Specially developed electric motors
The central electrical components in the Volvo ReCharge Concept – the generator for the APU and the wheel motors – were developed together with British electromagnetic specialists PML Flightlink.

With an individual electric motor at each wheel, weight distribution as well as mechanical efficiency and traction are maximised and the friction in mechanical gears is eliminated. Since the car does not have the transmission found in ordinary cars, there is no need for a gear lever.

To help maximise the environmental benefits, the Volvo ReCharge Concept has high-efficiency tyres developed by Michelin which are specially designed to accommodate the wheel motors. The car also has All-Wheel Drive in the truest sense of the term as power to each wheel is controlled individually.

The energy that is generated during braking is transmitted to the battery pack. When the system is ultimately developed, traditional wheel brakes will be completely replaced by electrical brakes with minimal energy wasted through friction. To ensure reliable operation of the drivetrain and braking system, driver inputs are fed into a quadruple-redundant electronic control system.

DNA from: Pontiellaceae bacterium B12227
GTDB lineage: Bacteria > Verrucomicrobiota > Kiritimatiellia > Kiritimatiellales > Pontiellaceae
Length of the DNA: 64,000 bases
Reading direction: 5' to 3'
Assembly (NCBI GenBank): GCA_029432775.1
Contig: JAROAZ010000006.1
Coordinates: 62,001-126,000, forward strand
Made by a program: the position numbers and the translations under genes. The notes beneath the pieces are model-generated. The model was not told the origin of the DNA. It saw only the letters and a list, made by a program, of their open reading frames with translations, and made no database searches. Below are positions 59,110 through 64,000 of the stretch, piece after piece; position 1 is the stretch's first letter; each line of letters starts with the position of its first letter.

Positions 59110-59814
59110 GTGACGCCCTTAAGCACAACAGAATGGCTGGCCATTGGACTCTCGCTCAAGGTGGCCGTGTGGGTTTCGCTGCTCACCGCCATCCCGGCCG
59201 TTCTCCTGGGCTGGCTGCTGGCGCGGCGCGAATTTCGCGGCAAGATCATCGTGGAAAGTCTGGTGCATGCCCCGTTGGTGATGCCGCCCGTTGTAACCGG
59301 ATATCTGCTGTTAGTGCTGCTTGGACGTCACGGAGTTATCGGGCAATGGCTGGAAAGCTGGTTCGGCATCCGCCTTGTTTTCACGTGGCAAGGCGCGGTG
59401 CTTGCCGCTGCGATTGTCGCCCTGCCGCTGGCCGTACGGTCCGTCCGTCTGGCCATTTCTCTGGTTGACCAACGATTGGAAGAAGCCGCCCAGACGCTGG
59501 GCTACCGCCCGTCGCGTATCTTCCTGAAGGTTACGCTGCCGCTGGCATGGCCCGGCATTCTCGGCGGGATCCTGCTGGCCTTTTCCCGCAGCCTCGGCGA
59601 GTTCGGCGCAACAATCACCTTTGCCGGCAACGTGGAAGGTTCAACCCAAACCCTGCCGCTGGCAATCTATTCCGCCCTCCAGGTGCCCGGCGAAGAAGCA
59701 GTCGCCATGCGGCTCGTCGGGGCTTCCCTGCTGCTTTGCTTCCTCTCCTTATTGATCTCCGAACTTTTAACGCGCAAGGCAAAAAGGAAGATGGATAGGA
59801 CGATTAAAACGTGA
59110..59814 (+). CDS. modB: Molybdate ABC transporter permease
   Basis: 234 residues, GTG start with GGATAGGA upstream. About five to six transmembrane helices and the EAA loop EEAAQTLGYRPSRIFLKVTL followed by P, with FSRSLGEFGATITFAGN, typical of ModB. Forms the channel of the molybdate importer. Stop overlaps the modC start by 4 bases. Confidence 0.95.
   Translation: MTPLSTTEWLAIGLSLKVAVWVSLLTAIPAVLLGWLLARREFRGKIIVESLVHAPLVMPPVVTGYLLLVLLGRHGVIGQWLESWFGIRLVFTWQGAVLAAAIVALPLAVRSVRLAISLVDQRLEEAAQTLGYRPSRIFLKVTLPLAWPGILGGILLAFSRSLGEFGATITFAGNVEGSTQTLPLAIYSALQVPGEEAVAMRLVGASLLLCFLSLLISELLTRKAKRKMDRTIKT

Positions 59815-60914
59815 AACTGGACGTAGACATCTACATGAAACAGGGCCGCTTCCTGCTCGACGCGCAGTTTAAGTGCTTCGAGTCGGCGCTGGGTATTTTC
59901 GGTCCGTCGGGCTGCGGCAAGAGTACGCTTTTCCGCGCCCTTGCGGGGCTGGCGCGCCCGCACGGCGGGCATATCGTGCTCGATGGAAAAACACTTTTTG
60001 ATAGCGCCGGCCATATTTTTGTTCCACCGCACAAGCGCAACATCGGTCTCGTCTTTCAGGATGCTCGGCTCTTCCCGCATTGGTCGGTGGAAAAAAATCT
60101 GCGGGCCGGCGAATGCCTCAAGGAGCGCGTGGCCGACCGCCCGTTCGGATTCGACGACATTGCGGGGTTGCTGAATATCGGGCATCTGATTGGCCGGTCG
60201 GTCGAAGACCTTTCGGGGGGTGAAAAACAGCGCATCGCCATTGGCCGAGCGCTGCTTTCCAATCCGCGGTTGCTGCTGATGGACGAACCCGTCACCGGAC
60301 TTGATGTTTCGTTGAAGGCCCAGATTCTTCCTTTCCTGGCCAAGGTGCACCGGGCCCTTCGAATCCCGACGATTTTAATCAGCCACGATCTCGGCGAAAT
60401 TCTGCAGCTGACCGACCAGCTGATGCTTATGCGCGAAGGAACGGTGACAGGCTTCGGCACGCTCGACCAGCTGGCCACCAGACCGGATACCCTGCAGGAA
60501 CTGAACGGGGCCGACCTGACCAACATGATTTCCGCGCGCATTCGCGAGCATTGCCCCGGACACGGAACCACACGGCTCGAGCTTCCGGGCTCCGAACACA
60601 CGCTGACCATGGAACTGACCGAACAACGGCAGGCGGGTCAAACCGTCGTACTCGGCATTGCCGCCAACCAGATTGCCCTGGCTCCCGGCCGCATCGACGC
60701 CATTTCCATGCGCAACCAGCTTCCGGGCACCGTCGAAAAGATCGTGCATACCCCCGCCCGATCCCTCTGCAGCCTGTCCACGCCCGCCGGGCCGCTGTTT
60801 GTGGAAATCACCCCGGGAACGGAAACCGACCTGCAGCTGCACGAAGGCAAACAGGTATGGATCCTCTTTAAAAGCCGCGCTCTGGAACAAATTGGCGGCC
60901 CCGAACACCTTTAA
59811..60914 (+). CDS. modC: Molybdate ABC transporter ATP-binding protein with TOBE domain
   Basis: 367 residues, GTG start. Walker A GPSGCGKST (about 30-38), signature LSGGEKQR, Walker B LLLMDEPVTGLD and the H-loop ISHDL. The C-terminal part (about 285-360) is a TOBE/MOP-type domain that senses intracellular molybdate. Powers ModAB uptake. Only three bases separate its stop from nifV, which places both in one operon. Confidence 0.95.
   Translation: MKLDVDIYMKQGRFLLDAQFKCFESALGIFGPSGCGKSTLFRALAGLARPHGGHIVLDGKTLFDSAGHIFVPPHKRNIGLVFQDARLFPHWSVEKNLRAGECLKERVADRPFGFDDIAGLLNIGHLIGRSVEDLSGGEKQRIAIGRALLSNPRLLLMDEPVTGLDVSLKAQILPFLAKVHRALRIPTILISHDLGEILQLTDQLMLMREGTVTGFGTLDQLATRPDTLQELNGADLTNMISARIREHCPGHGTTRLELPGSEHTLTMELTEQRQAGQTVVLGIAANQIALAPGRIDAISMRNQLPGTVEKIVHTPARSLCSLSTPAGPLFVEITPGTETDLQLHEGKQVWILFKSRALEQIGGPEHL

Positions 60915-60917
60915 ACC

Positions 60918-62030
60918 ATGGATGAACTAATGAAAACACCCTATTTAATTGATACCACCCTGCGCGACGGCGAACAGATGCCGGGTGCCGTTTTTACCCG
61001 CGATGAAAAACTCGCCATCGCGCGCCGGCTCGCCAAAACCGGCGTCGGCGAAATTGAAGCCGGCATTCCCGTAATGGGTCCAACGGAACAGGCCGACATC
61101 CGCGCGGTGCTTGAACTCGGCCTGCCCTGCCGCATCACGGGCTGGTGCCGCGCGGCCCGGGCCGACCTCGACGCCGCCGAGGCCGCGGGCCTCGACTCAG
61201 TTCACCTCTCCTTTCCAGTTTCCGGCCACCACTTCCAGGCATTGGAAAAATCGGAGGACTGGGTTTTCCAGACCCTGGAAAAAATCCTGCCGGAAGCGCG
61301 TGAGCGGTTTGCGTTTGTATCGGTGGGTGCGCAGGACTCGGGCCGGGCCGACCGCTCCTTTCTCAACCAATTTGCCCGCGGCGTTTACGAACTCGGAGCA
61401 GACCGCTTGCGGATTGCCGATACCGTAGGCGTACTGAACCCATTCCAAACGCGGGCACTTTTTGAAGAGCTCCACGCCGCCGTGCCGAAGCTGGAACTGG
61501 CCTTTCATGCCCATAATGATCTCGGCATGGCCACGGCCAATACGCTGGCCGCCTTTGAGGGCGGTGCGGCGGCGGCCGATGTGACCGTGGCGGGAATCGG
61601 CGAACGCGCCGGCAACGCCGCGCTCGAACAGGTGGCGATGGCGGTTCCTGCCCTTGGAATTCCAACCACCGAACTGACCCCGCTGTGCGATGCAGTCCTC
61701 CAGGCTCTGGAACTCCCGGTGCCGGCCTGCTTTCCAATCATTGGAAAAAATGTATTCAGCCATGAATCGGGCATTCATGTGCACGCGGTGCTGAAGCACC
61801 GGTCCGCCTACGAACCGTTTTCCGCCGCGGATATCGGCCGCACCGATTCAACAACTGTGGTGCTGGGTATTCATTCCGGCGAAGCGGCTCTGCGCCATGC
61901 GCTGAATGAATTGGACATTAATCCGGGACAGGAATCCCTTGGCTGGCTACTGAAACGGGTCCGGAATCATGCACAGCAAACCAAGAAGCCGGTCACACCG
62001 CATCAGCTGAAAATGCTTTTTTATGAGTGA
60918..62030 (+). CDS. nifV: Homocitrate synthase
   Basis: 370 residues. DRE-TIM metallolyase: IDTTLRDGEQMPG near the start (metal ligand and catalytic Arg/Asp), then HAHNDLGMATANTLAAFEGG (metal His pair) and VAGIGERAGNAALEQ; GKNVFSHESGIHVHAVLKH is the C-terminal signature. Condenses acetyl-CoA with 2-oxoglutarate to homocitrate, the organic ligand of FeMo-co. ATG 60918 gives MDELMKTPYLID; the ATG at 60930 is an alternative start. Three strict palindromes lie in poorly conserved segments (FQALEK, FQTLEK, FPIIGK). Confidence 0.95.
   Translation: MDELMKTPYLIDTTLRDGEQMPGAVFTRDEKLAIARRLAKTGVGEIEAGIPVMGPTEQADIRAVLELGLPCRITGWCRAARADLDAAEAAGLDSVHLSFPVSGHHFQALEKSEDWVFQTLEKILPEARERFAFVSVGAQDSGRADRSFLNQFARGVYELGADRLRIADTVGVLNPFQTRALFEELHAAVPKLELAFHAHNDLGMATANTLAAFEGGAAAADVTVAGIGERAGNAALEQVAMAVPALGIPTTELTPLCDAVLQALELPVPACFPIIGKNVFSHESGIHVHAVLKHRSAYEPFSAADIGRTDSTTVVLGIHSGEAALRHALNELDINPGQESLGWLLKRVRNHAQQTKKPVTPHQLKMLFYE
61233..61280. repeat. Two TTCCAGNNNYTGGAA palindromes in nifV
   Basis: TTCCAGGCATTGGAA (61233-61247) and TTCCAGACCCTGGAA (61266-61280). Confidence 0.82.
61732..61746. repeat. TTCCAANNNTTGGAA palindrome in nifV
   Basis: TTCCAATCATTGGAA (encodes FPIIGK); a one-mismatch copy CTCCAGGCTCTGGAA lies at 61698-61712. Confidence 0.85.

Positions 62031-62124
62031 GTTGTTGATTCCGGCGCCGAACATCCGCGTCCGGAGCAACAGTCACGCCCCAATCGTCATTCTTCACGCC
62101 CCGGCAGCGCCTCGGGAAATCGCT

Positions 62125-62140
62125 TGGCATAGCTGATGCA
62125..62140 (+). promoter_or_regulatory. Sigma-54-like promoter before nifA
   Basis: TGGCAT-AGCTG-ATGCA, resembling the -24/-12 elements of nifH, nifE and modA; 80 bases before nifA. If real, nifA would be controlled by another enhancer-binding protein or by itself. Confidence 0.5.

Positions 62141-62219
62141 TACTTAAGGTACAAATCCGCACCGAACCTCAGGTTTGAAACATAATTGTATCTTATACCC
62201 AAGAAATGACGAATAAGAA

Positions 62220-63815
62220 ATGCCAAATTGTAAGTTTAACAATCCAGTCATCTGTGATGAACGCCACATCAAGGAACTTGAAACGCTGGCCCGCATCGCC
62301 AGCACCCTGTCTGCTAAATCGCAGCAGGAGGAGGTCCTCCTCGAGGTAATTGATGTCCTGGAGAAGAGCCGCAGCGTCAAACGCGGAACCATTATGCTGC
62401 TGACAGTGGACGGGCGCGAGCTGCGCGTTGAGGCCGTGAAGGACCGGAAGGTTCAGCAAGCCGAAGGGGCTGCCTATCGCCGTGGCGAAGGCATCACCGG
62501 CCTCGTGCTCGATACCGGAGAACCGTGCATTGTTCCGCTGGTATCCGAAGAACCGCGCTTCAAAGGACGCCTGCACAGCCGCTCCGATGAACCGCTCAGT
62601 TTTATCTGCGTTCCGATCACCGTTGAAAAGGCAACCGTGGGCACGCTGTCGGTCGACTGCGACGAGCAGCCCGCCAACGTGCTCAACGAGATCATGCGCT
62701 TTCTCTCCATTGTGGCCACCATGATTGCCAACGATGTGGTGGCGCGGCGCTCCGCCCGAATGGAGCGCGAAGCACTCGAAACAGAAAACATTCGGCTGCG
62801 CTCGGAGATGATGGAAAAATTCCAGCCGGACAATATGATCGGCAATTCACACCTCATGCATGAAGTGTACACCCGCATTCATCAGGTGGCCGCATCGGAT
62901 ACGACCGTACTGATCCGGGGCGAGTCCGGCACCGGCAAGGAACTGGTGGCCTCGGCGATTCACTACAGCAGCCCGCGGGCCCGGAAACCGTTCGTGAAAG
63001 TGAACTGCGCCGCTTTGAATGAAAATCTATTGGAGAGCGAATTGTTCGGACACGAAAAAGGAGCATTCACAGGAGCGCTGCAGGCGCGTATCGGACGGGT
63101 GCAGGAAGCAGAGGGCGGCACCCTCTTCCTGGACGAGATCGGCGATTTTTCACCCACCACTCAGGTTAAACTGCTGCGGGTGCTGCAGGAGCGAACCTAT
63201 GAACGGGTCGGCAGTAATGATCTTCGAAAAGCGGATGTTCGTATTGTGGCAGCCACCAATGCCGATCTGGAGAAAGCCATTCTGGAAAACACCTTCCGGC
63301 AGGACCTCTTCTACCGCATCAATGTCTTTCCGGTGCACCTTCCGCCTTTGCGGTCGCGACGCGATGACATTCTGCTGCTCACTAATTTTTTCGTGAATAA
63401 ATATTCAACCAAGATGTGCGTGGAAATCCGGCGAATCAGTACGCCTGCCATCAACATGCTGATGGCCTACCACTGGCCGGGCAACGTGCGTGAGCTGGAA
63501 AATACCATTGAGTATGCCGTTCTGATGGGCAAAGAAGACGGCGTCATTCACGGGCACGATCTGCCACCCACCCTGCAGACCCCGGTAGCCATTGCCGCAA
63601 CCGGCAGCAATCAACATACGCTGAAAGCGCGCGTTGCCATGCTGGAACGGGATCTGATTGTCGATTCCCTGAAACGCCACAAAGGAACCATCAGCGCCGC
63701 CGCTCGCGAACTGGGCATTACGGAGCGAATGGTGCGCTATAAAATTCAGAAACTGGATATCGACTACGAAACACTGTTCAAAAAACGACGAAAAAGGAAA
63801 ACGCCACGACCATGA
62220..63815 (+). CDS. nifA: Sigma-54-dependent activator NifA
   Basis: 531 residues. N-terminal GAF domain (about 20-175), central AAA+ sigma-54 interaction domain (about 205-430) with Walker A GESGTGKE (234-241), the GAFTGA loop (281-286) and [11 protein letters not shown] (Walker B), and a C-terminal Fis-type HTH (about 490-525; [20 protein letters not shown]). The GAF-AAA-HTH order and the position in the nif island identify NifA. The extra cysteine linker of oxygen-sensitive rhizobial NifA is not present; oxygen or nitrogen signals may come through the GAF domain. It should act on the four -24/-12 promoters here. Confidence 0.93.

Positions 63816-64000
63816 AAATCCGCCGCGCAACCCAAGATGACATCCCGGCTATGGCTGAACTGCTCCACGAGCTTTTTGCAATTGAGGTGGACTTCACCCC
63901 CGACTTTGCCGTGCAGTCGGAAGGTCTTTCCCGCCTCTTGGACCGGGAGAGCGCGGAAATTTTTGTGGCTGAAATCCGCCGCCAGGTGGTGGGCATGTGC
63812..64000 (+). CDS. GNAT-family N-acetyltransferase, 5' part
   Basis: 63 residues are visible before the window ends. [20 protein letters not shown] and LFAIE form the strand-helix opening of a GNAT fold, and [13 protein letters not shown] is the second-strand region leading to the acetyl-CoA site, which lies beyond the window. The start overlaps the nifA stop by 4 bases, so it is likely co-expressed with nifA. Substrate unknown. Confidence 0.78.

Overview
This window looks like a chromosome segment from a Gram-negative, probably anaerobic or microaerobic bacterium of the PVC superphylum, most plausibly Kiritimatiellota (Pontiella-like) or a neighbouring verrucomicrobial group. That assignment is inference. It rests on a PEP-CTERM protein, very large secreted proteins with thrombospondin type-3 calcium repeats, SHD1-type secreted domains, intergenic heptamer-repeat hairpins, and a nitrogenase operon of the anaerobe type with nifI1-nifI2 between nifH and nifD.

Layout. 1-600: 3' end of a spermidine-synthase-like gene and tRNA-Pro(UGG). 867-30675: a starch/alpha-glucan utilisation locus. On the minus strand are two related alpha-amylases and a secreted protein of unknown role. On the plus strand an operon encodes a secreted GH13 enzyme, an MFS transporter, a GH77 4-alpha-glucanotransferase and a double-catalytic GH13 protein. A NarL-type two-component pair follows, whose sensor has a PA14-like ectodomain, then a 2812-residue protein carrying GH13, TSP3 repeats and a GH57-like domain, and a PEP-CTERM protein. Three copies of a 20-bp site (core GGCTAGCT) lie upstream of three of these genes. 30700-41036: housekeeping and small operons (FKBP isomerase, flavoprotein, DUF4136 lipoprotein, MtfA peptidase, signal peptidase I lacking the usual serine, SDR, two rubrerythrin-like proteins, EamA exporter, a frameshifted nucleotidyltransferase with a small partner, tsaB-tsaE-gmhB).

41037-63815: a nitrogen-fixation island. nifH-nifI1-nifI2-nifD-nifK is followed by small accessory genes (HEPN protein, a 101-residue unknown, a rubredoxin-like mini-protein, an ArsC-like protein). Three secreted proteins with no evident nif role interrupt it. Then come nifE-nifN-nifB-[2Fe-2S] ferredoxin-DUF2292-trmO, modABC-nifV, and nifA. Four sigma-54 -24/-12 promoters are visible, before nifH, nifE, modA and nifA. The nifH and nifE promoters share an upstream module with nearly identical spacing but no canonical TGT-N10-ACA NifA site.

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    • 1 Second Ago
      • 8 Months Ago
      "Are they nuts"

      Yes. Somehow an entire team of automotive and electrical engineers forgot that incredibly basic concept entirely and omitted it from all their planning and discussion. But thank God you, some random naysayer on a car blog, caught their error!

      Seriously, what do you think they are, a bunch of totally retarded chowderheads?
      • 8 Years Ago
      Is this like the Maximum Bob CADM Hype Mobile, a.k.a. Chevy Volt, or can it actually be driven?

      PML Flightlink supposedly put a Mini on the test track, so one would assume that it can be done.